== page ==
University Dedicates Bergami and Pompea Graduate Center at Orange Campus

University Dedicates Bergami and Pompea Graduate Center at Orange Campus

by Dave Cranshaw
UNH Today Editor

President Steve Kaplan likes to joke that he made prominent alumni Sam Bergami ’85 EMBA and Charlie Pompea ’71, ’90 EMBA millionaires. Though, the president is quick to point out, the dedicated UNH supporters were multimillionaires before he met them.

On Friday, the University community celebrated the generosity of Bergami and his wife, Lois, and Pompea and his wife, Tammy, for their transformational gifts that supported the University’s acquisition of its new campus in Orange. The facility was dedicated as the Bergami and Pompea Graduate Center during an afternoon ceremony.

(L-R) Lois and Sam Bergami, President Steve Kaplan and Tammy and Charlie Pompea.

“As I have conveyed to Sam and Charlie in a number of discussions, I believe the University’s acquisition of this new campus is, for me, the most important development that has taken place during my presidency,” said Kaplan.

Bergami, who served as chair of the UNH Board of Governors from 2006 to 2012 and is a current member, has spent nearly 50 years at Alinabal, Inc., working up the ranks from a tool and die apprentice to become president, CEO and co-owner.

Pompea, a former vice chair of the Board and an emeritus member, spent two decades advancing up the ladder at Primary Steel, a company he eventually purchased in 1993 and ran for 15 years.

The two, who met at UNH more than 25 years ago, reflected on the development that has taken place since their days as students and praised Kaplan for his vision for the University.

“The ongoing growth that has taken place over the past 10 years since Steve Kaplan came here has been nothing short of staggering,” said Bergami.

“I look back at the University of New Haven and look where it has come and where it is going to be in another 10, 15 or 20 years, and it is simply amazing,” added Pompea. “Certainly, the biggest driver has been Steve.”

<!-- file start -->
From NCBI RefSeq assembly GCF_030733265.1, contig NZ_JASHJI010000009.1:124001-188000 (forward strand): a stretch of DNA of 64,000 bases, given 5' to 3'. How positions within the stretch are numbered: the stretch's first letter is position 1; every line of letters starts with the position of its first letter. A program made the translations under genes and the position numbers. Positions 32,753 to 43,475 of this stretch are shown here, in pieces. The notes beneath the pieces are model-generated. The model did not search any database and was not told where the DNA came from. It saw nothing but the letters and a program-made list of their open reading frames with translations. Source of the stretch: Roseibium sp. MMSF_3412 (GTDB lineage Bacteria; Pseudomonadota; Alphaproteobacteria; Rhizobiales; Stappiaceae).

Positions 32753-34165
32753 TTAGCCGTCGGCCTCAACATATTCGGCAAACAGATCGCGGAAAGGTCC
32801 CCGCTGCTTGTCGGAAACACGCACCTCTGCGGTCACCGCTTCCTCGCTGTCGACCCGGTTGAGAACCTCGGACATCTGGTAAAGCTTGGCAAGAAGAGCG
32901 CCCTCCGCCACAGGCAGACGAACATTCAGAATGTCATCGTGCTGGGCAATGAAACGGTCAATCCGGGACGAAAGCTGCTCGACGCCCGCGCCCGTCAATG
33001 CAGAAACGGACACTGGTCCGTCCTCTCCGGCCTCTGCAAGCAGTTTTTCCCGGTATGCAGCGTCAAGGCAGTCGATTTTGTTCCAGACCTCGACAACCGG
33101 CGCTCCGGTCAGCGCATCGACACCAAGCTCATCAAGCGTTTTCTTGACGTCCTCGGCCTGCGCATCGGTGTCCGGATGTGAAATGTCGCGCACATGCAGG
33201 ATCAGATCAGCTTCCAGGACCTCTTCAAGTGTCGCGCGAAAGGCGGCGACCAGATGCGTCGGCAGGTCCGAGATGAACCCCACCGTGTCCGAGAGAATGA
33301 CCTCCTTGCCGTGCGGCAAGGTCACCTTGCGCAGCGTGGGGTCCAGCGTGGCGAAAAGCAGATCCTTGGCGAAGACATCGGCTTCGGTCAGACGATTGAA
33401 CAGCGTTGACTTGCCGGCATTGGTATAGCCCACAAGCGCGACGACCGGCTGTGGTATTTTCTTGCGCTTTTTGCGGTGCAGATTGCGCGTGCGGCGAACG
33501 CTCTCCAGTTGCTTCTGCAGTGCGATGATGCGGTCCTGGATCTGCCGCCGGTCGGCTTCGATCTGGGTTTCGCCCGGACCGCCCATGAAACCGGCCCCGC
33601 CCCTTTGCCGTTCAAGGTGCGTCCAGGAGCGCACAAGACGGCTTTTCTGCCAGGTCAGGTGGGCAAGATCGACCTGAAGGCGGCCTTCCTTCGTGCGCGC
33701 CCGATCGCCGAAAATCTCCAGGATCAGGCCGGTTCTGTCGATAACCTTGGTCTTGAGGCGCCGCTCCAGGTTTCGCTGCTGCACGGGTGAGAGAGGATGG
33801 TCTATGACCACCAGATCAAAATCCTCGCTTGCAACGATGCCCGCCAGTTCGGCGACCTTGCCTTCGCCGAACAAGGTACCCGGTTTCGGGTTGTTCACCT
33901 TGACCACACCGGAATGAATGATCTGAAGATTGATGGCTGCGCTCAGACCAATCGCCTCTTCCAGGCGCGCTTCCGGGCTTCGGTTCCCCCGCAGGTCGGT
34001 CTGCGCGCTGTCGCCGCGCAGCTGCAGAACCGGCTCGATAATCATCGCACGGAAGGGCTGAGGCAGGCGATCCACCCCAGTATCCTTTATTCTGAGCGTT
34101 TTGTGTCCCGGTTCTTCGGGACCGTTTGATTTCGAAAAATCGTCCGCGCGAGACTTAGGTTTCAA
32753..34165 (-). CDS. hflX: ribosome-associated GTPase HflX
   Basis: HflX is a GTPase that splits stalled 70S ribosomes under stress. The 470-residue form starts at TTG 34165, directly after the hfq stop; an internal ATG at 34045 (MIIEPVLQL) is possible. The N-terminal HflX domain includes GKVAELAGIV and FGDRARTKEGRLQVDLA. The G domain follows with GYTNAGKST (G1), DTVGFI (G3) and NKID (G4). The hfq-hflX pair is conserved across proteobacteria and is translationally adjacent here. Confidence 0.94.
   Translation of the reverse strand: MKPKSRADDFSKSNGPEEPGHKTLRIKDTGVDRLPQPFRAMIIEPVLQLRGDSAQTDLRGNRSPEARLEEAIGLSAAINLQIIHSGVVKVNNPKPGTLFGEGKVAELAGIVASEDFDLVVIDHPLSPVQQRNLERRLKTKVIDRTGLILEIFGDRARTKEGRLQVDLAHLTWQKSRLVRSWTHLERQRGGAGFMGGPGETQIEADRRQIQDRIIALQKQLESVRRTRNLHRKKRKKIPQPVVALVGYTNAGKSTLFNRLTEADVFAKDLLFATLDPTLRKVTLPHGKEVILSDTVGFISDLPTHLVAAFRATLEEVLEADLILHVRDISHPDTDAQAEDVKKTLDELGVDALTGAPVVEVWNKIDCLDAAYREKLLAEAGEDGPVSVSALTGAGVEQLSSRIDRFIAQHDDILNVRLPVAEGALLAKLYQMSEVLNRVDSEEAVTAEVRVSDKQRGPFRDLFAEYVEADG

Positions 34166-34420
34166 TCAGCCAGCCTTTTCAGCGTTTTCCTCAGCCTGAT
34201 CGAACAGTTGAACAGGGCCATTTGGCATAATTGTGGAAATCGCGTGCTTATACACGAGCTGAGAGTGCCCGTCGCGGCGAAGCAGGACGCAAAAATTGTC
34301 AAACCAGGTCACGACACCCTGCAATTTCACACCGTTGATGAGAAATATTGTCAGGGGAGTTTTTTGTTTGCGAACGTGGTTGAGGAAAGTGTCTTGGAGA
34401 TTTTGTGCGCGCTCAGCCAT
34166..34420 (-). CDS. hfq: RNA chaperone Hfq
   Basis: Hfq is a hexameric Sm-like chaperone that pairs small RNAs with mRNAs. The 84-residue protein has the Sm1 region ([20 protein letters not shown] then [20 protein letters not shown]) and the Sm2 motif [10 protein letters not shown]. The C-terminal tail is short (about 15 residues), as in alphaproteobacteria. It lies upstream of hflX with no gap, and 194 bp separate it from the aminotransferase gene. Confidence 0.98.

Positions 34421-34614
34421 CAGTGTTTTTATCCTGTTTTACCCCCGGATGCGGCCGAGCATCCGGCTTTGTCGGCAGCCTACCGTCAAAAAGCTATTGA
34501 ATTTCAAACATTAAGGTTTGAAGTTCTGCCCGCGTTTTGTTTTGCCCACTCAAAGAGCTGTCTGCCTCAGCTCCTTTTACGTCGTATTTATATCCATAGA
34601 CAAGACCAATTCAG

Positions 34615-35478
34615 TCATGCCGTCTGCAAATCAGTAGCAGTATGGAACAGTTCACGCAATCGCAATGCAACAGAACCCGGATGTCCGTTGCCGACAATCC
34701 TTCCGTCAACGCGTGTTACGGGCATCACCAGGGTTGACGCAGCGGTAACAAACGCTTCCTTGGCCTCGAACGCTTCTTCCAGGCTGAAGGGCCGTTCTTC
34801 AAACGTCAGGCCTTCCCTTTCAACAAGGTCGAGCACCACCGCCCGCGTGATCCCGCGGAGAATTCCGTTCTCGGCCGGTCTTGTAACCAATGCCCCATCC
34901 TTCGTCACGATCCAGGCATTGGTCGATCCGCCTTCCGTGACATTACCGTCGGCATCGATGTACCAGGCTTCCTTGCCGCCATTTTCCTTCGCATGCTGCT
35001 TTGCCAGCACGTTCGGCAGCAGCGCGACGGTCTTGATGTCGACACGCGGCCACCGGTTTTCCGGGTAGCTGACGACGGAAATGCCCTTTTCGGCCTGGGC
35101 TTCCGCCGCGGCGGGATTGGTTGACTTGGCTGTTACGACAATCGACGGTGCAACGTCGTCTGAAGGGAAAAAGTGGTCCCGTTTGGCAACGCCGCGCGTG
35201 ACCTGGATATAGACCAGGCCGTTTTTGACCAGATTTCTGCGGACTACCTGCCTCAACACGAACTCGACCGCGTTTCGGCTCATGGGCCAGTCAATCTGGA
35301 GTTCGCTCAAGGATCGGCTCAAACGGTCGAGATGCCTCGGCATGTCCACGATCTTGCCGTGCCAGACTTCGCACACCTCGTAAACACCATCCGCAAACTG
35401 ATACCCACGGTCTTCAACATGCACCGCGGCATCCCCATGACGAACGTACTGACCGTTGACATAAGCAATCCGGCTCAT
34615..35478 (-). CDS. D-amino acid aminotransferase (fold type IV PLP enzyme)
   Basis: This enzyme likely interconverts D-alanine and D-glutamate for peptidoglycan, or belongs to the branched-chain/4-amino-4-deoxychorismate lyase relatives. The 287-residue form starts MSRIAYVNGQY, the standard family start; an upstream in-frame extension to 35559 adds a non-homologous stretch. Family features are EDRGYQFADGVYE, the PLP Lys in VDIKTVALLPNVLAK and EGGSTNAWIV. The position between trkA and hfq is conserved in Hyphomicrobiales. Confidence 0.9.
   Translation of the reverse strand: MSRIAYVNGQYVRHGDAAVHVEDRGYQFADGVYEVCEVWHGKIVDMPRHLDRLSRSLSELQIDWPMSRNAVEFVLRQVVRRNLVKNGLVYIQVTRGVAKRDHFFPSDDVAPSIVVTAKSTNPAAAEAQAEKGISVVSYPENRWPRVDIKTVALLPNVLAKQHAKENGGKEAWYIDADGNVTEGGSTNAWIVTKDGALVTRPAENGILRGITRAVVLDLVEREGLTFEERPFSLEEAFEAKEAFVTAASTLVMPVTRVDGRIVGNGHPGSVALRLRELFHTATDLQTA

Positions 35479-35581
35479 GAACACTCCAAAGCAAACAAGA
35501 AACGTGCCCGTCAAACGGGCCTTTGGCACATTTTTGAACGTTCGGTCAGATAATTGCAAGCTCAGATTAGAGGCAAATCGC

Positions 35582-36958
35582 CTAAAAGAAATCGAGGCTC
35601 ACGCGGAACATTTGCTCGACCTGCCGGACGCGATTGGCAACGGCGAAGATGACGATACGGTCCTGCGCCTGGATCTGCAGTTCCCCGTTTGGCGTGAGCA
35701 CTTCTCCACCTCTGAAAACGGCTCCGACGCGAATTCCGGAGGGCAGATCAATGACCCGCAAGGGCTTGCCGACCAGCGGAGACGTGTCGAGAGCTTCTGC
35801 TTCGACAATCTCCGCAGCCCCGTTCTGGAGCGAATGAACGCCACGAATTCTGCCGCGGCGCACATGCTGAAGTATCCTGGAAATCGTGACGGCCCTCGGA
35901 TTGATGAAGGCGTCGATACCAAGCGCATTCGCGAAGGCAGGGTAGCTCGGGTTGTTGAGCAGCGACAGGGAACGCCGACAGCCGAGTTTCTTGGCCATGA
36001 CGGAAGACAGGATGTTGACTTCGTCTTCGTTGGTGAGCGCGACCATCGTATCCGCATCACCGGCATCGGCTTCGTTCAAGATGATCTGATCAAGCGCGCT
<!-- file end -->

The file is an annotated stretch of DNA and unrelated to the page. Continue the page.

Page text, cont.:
Longstanding University supporters, the Bergamis and Pompeas were significant donors to the construction of two of the University’s signature buildings, the Beckerman Recreation Center and the Henry C. Lee Institute of Forensic Science, among other important initiatives.

Both said they were humbled that their names will adorn a facility that provides students the same opportunities they had.

“I love the University, and I am very proud to be an alumnus,” said Pompea.

“I am especially glad that this wonderful facility will provide the same exceptional experience that I enjoyed when I went through the EMBA program,” added Bergami.

The campus, located off the Wilbur Cross Parkway, includes more than 70,000 square feet of space on 47 secluded acres. It is home for the Executive MBA and MBA programs, as well as UNH’s master’s degree in sports management. The facility features state-of-the-art technology computer labs, classrooms, meeting rooms and cafeteria that are designed to simulate the atmosphere of working in the board room of a leading corporation.

“You think a little bit differently when you first arrive here,” said Dan May, provost and senior vice president for academic affairs. “And that is a really important part of this facility.

Jim Zeoli, first selectman in Orange, conceded that when the site went up for sale, the town’s leaders faced some anxiety. He said many potential buyers visited the site, but their visions did not fit with what the town had in mind – until UNH expressed an interest.

“I don’t think I could have ever been more pleased than when I found out that the University of New Haven was making the move to develop this site for their graduate studies center,” said Zeoli. “I thought it was probably the best fit that I could imagine.”

Cherie Fazzino ’15 M.A., a vice president of the Graduate Student Council, said that she was already advocating for her program in industrial and organizational psychology to move to the new facility.

“My experiences as a graduate student have soared past my expectations,” said Fazzino.

“The best way to predict the future is to create it,” she said, quoting internationally renowned management consultant Peter Drucker. “I see the future being created right here.” 

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